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Endometriosis is a condition where cells similar to those that line the uterus are found in other parts of the body, mainly in the pelvis and reproductive organs. This condition can cause mild to severe pain and may affect your fertility.

Endometriosis affects about one in seven women of reproductive age. 

Learn more about endometriosis, including the symptoms, causes and treatments.

Endometriosis is a condition where cells similar to those that line the uterus grow in other areas of your body, especially around your ovaries and uterus. This condition affects about one in seven women of reproductive age. Read more

Endometriosis affects everyone differently. The severity of symptoms is often related to the location of endometriosis, rather than the extent of the disease.It’s common for women to experience a slow and steady progression of symptoms. Learn more about endometriosis symptoms, causes and complications. Read more

It can take time to get a diagnosis of endometriosis. The average time to get a diagnosis is seven years. This is because symptoms vary between women, and symptoms can change over time. Also, period pain is often accepted as normal. Some women have asymptomatic endometriosis, which means they don’t experience infertility or common symptoms such as pelvic pain. In these cases, the condition may be found during an unrelated operation. A thorough review of your symptoms, medical history and test results will improve your chances of an early diagnosis. When endometriosis symptoms are acknowledged and treated, most women with the condition do well. Learn more about how endometriosis is diagnosed and when to see your doctor. Read more

Most women have good long-term outcomes when they have an early referral to a women's health clinic and receive care from a medical team with specialist training in endometriosis. For example, doctors, gynaecologists, surgeons with advanced laparoscopy skills, and pelvic floor physiotherapists. Treatment may include pain-relief medicines, hormone therapy, non-hormone treatments, surgery and combined treatments. Ask your doctor or specialists about the best treatments for you. Some women who have endometriosis also have persistent pelvic pain (PPP). PPP is pain in your pelvis that's felt most days and lasts for more than six months. If your pain is like this, you can read more about PPP, including how it develops, where you can get help, and what you can do to manage your pain. Read more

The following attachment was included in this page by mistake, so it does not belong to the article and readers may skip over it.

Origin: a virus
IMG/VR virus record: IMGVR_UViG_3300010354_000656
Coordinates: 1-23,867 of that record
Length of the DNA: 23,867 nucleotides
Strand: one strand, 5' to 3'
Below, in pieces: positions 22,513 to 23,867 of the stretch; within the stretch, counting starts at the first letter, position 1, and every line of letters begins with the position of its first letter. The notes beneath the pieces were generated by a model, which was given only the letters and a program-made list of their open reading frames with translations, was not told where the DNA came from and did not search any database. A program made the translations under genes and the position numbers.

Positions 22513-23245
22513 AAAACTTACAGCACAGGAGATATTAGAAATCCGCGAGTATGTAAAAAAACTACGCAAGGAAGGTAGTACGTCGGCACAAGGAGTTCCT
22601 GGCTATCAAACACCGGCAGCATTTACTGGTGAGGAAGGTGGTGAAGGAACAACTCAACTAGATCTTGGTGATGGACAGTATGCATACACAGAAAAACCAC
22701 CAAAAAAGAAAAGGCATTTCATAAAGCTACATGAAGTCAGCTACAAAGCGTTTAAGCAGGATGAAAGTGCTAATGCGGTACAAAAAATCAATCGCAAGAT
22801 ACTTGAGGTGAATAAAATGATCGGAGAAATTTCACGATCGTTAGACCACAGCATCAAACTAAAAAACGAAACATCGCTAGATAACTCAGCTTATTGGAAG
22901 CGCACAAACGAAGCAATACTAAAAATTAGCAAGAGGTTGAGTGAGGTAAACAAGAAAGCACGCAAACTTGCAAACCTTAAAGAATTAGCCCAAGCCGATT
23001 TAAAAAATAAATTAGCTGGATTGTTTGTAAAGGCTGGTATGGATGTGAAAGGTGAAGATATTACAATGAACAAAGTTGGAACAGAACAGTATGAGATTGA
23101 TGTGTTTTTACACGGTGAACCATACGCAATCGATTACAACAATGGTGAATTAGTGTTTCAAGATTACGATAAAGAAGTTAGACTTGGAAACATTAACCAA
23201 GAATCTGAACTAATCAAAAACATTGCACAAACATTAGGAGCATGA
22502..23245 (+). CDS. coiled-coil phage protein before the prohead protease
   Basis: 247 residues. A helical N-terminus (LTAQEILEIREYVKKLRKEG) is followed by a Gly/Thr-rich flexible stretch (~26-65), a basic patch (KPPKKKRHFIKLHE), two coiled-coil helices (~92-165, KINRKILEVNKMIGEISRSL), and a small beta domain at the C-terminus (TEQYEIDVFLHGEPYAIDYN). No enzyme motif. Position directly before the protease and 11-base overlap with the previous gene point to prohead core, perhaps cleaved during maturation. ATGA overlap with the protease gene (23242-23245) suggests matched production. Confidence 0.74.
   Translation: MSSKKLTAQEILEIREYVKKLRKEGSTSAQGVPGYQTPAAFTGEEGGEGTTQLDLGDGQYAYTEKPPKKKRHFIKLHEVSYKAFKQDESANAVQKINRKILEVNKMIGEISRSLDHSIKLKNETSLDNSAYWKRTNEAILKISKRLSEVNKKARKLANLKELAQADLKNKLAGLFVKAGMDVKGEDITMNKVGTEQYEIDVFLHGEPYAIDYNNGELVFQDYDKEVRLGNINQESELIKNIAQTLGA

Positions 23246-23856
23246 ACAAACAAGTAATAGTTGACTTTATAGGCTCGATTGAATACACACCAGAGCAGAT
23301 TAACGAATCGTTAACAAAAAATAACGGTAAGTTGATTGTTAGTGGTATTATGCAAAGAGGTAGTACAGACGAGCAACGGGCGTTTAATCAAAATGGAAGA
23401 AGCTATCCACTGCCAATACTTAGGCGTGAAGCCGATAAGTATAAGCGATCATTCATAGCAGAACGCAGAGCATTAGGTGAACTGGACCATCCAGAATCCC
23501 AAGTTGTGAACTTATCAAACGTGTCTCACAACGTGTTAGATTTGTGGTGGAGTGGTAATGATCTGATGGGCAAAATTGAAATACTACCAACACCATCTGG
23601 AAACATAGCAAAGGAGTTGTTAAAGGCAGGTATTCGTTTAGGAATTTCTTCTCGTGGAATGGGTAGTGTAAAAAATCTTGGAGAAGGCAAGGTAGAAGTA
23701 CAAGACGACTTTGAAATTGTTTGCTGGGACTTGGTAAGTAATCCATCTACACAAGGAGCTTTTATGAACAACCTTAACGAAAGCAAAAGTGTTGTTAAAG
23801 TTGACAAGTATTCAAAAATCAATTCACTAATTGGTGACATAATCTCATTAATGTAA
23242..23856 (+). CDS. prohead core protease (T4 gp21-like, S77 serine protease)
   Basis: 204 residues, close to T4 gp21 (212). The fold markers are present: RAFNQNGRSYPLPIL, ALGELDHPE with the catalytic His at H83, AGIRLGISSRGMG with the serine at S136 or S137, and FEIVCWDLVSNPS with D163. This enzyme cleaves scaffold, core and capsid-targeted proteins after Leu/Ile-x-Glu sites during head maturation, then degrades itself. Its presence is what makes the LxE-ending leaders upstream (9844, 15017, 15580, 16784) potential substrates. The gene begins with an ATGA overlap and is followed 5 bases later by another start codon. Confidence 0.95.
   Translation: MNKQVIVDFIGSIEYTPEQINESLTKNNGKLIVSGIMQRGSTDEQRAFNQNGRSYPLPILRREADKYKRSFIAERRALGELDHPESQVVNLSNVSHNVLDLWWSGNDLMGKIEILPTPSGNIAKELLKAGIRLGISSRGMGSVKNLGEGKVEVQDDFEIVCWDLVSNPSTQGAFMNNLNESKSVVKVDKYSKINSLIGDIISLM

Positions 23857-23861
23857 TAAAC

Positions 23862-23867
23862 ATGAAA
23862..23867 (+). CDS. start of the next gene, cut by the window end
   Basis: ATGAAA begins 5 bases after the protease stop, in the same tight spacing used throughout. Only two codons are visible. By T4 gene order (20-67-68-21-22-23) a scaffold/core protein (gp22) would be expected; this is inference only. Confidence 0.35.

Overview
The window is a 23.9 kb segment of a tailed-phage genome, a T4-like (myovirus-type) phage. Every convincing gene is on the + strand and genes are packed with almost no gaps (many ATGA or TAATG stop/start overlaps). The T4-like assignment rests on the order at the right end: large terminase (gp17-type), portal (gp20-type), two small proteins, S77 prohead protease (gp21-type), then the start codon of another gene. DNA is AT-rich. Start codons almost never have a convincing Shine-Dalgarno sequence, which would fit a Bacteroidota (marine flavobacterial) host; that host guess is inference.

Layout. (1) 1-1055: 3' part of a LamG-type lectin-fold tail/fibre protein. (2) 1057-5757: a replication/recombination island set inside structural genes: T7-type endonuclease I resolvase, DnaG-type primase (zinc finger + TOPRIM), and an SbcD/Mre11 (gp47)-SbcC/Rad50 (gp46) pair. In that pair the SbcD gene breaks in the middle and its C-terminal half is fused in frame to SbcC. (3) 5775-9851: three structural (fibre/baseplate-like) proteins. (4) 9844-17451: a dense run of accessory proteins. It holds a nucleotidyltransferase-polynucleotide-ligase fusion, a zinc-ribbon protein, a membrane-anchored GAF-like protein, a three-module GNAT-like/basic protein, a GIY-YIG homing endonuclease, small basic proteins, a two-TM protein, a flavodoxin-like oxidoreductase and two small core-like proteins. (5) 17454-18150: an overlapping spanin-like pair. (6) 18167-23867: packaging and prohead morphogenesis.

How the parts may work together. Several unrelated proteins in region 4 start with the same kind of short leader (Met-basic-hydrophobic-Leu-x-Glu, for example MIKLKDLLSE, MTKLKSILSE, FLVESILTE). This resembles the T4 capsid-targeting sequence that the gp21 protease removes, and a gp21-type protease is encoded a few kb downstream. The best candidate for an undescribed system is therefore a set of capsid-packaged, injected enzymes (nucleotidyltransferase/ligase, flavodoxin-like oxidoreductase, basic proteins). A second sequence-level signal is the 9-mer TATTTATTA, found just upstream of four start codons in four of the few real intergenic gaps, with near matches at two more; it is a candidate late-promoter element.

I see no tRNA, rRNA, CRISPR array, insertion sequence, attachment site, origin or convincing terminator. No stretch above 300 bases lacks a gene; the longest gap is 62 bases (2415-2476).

Many women in Australia with endometriosis use natural and complementary therapies to manage their symptoms and improve quality of life. Research shows that women with endometriosis are more likely to use natural therapies, or see a natural therapist, compared to women who do not have endometriosis. With endometriosis, natural therapies are often used to help manage a particular symptom, such as period pain or fertility issues. Treatment may also focus on typical features of the condition; for example, inflammation. Despite the popular use of natural therapies in endometriosis management – and the many remedies and treatments promoted for the condition – there is unfortunately a lack of good quality research in the area. Well-designed and larger studies are needed before any firm conclusions can be drawn as to whether or not these natural therapies are effective in managing the complex and varied condition of endometriosis. Read more

Endometriosis may also impact your fertility and plans to become pregnant. Many women with endometriosis will become pregnant without any medical help. But 30–50% of of women with endometriosis find it hard to get pregnant. This may be due to things like scarring of the fallopian tubes and ovaries, or changes to pelvic organs. Having endometriosis and problems with fertility may make you feel worried, angry or depressed. You can talk to your doctor, counsellor or psychologist about how to deal with the diagnosis and decide what to do next. Read more

Endometriosis can affect your physical health and emotional wellbeing. It may also impact your relationships and sexual desire. It’s important to remember you’re not alone. It can be hard to talk about endometriosis and how it affects you. But when people in your life understand the condition, they are better able to support you through your ups and downs. Read more

This con­tent has been reviewed by a group of med­ical sub­ject mat­ter experts, in accor­dance with Jean Hailes pol­i­cy.